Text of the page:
This case could be ground-breaking. As it stands, both the Dills Act and the MMBA have language allowing an employer to act unilaterally in an "emergency." That's really nothing new as the NLRA has long recognized that an employer can act unilaterally in an emergency. The same doctrine has been recognized under the other acts administered by PERB, such as EERA. The problem for employers is how "emergency" has traditionally been defined. The unions have always argued that a true emergency does not exist unless the employer can show that it had no other choice but to take the action it did. Here, however, the OGC did not discuss at all whether the Governor had options other than furloughs (e.g. layoffs). Is that not a requirement of an "emergency"? If so, that's a very favorable clarification for public employers.
The counsel's decision says that an emergency declaration is assumed to be valid, Yeung notes, which places the burden of proof on the unions to prove there isn't one.
This decision also does not bode well for state employees in the coming fiscal year. The unions have been publicly complaining that furloughs are bad public policy because they reduce state services to the public ... hoping that the Governor would reduce or eliminate the furloughs. However, state employees should recognize that the Governor could just as well impose a straight salary cut. Under this decision, where there is a bona fide emergency, the Governor could just as well impose salary cuts as impose furloughs. Salary cuts have the benefit of not reducing state services. I'm not saying that salary cuts makes sense--especially in classifications where state employees are already paid less than employees in comparable jurisdictions--but it's certainly an option the Governor must examine given the dire fiscal situation.
Obviously, the unions maintain that pay terms must be bargained with them. SEIU Local 1000 President Yvonne Walker said it again a few days ago on the union's Web site.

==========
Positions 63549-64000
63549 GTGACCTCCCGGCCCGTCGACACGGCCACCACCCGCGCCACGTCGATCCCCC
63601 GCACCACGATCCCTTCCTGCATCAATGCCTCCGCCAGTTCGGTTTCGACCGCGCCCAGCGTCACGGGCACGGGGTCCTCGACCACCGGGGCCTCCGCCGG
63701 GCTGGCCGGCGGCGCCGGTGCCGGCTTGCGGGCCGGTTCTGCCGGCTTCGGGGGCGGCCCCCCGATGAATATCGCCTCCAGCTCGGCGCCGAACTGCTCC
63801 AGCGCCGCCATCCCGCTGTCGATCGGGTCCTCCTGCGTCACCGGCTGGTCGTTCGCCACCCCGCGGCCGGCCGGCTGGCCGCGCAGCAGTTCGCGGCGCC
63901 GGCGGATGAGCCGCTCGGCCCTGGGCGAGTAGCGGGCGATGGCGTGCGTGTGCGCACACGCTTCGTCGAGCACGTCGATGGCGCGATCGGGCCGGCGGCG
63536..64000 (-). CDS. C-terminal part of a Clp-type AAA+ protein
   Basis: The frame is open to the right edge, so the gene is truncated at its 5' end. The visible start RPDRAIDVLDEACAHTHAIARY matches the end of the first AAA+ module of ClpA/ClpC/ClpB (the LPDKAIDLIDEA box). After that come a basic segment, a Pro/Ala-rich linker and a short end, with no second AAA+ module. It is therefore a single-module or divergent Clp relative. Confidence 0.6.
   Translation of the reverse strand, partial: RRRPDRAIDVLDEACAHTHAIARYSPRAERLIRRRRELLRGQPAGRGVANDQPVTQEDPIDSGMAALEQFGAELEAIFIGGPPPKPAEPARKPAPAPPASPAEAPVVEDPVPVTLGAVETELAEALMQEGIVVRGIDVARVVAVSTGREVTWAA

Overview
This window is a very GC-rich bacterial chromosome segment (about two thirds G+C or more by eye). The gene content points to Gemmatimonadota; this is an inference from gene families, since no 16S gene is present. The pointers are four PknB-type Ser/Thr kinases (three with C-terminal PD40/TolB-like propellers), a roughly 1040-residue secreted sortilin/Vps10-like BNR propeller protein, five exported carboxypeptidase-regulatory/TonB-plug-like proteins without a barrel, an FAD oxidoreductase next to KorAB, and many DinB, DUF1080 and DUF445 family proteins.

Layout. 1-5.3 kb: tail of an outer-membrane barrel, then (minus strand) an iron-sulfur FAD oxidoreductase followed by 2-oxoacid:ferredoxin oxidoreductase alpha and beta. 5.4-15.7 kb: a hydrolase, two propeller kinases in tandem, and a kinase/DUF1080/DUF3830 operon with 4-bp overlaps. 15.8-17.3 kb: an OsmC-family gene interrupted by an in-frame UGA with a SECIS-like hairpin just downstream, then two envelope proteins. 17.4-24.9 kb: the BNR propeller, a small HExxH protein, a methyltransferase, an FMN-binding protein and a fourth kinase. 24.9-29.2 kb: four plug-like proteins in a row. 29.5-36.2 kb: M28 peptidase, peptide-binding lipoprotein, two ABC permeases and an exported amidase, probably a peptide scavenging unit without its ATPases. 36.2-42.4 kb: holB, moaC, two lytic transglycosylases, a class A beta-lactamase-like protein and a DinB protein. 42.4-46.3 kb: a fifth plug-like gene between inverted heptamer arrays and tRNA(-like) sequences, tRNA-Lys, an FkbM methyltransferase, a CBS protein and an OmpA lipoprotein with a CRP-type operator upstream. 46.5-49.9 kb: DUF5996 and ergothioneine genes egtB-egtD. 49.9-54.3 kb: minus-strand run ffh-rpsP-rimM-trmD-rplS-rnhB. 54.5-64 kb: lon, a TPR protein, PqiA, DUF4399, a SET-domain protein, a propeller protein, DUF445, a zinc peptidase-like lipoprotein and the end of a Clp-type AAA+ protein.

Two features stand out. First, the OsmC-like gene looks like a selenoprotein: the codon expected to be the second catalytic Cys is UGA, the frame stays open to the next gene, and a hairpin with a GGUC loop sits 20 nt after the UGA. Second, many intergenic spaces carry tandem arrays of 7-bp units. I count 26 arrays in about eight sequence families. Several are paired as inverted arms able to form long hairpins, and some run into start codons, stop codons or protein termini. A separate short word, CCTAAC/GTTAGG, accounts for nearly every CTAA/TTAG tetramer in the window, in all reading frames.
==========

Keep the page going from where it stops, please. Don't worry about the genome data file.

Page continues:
You can read Yeung's complete analysis of the PERB decision by clicking here. His opinions are shaped by years as an attorney with the state Department of Justice and with the Department of Personnel Administration and his current job as a labor attorney with Renne Sloan Holtzman Sakai LLP.
January 6, 2010
Forum, the KQED public radio show hosted by Michael Krasny, today took an an hour long look at state worker furloughs and their impact on public services and state budget revenues.
The news peg was last week's rulings in three cases in which an Alameda Superior Court Judge ruled that Gov. Arnold Schwarzenegger's administration had abused its discretion when it ordered mandatory three-day-a-month furloughs for all state workers in 2009.
Appearing with Krasny to discuss furloughs, including private sector efforts too, were:
- Aaron McLear, press secretary for Schwarzenegger.
- David Levine, chair of the Haas Economic Analysis and Policy Group at UC Berkeley's Haas School of Business.
- John Sullivan, professor of management at San Francisco State University.
- Nancy Vogel, principal consultant for the Senate Office of Oversight and Outcomes, a new entity created by Senate Pro Tem Darrell Steinberg.
The show will be available on KQED's Web site audio archive later today. Find it by clicking here. Or catch the show when it replays on the radio again tonight at 10PM.
October 8, 2009
We'll be speaking with "Insight" host Jeffrey Callison about the Columbus Day controversy this morning on KXJZ. We're scheduled to talk shortly after 10 a.m. This link will take you to the program's Web site.
Speaking of Columbus Day, click here to read today's State Worker column, which looks at how Monday will be a test of SEIU Local 1000's organizational power. And you can read The Bee's editorial on the matter by clicking here.
September 16, 2009
We have other state worker news and opinion pieces available under our "Recommended Links" section on the right side of this page.
One of them is an op-ed by the head of a Florida public pension trustees association that says the debate over defined benefit retirement plans has been incorrectly framed: "... "... we don't need fewer defined benefit plans, but more of them."